CONTRIBUTION TO THE MANAGEMENT OF THE CENTRAL DELTA OF NIGER RIVER IN MALI.
AdvisorOgden, Phil R.
MetadataShow full item record
PublisherThe University of Arizona.
RightsCopyright © is held by the author. Digital access to this material is made possible by the University Libraries, University of Arizona. Further transmission, reproduction or presentation (such as public display or performance) of protected items is prohibited except with permission of the author.
AbstractDuring the past decade, there has been a clear recognition of the relationship between environment and development, and that it is through the process of development that environment is often negatively affected. Therefore, to minimize the destructive effect of development, planning became a necessity. However, for any management goal, there are usually several alternative ways of developing a plan. My planning process began by a general resources inventory of the Republic of Mali including soils, vegetation, surface waters, groundwaters, land use, and population. Then, based on this inventory, I chose a planning area using pre-established criteria. The area chosen was the "Inland Delta of the Niger River." The Delta, with 30,100 km², has an enormous economic potential, and livestock raising is an important component of this potential. However, four main factors are limiting the development of livestock raising in the region: Lack of an official and consistent land right, uncontrolled increase of the number of animals, uncontrolled increase of cultivated fields, and persistent drought. The objective of this dissertation was to make a preliminary investigation which would help the Government of the Republic of Mali establish a coherent and integrated plan for all economic activities in the Delta. The economic, social and environmental components of the current livestock management and two management alternatives have been analyzed, using a model planning unit and also a herd model. The first alternative consisted of changing the herd composition, and the second alternative was a combination of changing the herd composition and the use of irrigation and fertilization to grow adapted forage species. The results showed that the two alternatives are better than the current management, and that the second alternative provided the highest economic returns and stability to the region. The implementation of the proposed plan will necessitate the creation of agro-pastoral units based on soils, vegetation, and social characteristics. The Government should adopt a more coherent and coordinated policy toward the different land users of the Delta, the final objective being high stable economic returns for the population, the preservation of the basic resources, and the equilibrium among different activities.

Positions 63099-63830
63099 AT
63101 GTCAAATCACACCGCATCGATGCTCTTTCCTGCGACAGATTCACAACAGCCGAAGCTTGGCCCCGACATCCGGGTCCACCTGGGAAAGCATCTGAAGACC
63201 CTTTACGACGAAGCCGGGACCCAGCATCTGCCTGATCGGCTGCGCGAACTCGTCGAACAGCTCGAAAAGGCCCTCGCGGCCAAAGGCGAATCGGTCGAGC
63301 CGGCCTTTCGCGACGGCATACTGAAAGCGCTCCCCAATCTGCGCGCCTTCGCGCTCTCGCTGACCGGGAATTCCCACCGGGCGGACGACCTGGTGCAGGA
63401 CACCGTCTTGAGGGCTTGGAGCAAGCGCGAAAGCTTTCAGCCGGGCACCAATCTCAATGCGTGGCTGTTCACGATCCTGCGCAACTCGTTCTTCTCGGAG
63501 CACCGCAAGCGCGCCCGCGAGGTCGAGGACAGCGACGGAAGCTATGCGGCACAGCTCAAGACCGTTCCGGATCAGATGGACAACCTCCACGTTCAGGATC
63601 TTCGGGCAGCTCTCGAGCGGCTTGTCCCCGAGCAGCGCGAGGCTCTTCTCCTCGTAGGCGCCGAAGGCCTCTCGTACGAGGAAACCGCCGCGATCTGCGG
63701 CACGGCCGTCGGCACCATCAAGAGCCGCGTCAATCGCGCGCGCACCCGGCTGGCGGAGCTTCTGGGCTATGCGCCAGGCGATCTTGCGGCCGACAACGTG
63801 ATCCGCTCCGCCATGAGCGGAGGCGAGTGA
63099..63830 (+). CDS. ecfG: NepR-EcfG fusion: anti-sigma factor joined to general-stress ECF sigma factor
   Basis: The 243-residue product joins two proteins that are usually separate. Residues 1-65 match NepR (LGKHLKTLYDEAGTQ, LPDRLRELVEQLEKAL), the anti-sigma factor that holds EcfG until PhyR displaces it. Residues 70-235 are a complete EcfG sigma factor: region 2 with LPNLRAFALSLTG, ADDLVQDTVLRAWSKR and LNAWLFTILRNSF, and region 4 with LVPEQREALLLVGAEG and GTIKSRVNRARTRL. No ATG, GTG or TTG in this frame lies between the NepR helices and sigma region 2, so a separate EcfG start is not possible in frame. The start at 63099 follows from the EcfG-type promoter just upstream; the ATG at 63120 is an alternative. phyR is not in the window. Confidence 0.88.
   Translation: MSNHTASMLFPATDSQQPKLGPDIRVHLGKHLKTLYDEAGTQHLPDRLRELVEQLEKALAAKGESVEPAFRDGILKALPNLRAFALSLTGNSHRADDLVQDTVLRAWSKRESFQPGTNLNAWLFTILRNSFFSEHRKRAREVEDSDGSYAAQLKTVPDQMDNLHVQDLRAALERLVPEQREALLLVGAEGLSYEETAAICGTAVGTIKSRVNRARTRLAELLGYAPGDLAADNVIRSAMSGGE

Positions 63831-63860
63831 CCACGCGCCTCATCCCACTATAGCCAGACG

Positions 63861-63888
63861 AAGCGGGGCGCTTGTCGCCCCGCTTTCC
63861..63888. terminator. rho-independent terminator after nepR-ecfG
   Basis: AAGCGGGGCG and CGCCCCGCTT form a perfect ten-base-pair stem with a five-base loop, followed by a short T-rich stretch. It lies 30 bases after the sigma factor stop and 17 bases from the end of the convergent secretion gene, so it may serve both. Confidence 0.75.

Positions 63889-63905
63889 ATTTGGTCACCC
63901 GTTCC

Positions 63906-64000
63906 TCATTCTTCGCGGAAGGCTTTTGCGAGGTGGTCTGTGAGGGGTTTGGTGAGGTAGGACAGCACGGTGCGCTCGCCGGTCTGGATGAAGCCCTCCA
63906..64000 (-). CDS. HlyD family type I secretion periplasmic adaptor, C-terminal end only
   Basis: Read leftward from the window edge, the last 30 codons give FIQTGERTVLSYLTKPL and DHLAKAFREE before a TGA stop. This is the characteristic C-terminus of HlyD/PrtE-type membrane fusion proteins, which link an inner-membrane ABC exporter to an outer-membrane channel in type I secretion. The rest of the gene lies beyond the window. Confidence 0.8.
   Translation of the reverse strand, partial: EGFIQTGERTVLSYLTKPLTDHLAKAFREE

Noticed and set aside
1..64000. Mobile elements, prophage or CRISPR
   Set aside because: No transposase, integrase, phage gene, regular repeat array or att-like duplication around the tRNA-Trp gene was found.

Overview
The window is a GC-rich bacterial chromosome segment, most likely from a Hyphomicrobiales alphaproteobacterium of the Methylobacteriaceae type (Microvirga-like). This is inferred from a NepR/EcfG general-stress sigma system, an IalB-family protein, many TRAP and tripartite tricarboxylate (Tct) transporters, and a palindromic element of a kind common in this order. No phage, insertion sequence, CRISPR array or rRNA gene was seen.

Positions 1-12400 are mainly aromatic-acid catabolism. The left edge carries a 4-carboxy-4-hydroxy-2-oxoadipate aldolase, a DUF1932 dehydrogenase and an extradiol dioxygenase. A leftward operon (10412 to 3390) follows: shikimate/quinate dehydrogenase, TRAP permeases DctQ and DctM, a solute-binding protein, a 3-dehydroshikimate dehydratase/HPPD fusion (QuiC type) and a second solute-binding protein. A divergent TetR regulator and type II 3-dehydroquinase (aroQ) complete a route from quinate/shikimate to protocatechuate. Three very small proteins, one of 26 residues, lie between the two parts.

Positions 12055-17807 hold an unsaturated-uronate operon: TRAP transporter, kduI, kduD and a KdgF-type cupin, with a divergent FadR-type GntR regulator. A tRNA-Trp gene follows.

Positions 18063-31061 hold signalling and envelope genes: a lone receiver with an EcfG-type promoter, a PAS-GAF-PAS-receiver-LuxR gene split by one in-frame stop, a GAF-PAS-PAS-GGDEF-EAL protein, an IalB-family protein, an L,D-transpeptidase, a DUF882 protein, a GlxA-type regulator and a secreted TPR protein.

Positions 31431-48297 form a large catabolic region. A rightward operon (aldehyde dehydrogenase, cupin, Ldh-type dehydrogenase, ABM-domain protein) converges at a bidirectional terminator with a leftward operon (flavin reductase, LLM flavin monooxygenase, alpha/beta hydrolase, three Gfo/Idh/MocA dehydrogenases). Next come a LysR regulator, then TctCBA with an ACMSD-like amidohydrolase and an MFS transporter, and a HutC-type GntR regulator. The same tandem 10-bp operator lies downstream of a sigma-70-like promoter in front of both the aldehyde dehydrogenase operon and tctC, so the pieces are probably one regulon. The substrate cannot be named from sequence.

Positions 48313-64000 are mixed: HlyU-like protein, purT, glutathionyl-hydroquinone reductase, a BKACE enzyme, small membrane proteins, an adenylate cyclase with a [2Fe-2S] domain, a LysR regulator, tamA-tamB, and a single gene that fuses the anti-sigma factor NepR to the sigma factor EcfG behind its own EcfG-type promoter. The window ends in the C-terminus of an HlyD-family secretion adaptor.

Degree ProgramRenewable Natural Resources